"You're welcome, Maha."
Translation:عَفْواً يا مَها.
Actually here were two good answers, though both meaning different things. عَفْواً يا مَها. You are welcome. In the sense of 'my pleasure' أهلا يا مَها You are welcome, Maha. in the sense of 'Please do come in / Nice to see you'
In Lebanon, we also use عَفْواً to say "excuse me" if someone is in the way for example and you're trying to get through the crowd.
"You're welcome" is the answer to "thank you" in English, that is what 3afwan means here.
The way I was taught, the nunation diacritic goes on the letter before the final alif, not on the alif itself. So عفوًا.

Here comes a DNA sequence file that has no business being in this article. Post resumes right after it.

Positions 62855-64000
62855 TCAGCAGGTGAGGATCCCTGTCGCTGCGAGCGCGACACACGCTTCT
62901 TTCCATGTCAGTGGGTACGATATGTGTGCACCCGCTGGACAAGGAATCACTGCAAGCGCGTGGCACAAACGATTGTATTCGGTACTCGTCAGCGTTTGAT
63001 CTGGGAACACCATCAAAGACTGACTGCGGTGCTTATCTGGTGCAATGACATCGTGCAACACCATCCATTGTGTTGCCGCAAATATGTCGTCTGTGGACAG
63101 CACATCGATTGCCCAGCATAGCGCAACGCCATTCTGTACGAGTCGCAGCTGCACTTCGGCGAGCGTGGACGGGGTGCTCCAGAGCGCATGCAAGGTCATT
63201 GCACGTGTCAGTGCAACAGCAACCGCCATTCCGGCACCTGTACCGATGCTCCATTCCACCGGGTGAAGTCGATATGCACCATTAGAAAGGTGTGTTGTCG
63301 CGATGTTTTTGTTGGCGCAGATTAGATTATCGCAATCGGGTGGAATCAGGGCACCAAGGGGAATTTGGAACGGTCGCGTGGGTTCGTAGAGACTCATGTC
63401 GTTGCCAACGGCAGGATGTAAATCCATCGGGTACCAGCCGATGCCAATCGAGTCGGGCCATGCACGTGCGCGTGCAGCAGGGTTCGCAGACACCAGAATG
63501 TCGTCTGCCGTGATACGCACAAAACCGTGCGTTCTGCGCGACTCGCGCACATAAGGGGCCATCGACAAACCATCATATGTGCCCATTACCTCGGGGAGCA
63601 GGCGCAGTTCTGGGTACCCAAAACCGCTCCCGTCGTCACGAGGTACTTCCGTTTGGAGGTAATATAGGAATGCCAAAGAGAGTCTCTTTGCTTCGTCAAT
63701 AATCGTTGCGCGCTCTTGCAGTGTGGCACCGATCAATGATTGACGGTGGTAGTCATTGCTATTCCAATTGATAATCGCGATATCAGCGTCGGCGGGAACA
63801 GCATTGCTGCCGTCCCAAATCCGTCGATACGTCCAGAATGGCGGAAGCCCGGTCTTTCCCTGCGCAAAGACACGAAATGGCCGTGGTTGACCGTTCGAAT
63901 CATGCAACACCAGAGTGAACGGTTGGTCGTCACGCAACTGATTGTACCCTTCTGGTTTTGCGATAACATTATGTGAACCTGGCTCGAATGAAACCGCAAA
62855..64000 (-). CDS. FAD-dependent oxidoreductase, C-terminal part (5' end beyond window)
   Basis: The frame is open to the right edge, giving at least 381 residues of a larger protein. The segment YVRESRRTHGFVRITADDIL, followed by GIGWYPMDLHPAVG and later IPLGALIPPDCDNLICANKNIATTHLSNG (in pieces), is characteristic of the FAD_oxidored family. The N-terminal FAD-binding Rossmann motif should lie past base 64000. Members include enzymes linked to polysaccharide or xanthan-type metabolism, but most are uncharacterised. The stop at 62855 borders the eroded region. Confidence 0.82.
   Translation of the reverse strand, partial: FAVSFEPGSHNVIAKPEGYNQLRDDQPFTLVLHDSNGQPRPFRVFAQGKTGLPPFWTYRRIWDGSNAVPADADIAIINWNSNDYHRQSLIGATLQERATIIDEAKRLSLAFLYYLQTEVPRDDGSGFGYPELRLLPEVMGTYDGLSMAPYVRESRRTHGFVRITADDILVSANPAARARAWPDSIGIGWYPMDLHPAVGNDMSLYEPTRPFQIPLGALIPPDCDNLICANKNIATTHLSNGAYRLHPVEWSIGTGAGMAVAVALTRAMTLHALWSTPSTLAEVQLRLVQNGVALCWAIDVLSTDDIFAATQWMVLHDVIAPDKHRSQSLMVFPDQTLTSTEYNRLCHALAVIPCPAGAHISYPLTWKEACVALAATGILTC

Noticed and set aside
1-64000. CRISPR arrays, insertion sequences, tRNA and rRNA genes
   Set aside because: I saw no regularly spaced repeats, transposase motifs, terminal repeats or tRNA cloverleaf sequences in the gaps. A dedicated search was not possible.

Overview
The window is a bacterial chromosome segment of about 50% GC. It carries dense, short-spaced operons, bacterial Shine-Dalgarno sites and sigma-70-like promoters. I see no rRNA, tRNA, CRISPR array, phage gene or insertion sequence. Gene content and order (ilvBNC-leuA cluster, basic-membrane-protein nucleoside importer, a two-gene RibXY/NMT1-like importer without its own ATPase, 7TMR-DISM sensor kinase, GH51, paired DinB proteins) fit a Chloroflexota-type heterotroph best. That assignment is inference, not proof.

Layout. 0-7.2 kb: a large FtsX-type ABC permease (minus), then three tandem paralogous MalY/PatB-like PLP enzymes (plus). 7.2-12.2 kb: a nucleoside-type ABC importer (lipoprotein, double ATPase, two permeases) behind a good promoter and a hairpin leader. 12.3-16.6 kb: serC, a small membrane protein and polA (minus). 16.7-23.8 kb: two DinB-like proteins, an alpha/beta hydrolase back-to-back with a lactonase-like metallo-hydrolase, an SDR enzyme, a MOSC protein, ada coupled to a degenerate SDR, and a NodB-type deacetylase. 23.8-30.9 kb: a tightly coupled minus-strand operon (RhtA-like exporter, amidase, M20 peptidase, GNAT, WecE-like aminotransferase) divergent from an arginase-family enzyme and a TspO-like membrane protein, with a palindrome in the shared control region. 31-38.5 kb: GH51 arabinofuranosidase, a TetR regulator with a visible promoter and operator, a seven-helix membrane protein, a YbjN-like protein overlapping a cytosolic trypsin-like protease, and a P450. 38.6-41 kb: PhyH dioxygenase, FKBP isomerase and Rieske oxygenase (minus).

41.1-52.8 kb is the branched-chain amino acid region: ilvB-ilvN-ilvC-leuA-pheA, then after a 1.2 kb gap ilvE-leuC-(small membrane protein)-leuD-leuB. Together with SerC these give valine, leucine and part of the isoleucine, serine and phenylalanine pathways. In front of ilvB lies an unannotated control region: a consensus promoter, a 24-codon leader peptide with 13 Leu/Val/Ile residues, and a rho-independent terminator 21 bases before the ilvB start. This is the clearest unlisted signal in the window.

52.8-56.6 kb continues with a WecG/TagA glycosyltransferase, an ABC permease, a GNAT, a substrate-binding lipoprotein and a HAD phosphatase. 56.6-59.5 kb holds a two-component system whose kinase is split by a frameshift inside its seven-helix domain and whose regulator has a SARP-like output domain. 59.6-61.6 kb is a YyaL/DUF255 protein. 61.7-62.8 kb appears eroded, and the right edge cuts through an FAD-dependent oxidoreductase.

And for those wondering, in Arabic, the final -un and -in, which express the nominative and genitive cases, respectively, are only written as diacritics, but -an, the accusative marker, actually changes the spelling of the word by adding a final alif. That is because, at the end of an utterance, you wouldn't pronounce the -un or -in at all, but would replace the -an with a long -aa sound. At least in Standard Arabic. The set expressions like shukran and 3afwan are always pronounced with a final -an in the vernaculars, even at the end of an utterance. Nobody would ever say "shukraa" in day-to-day speech.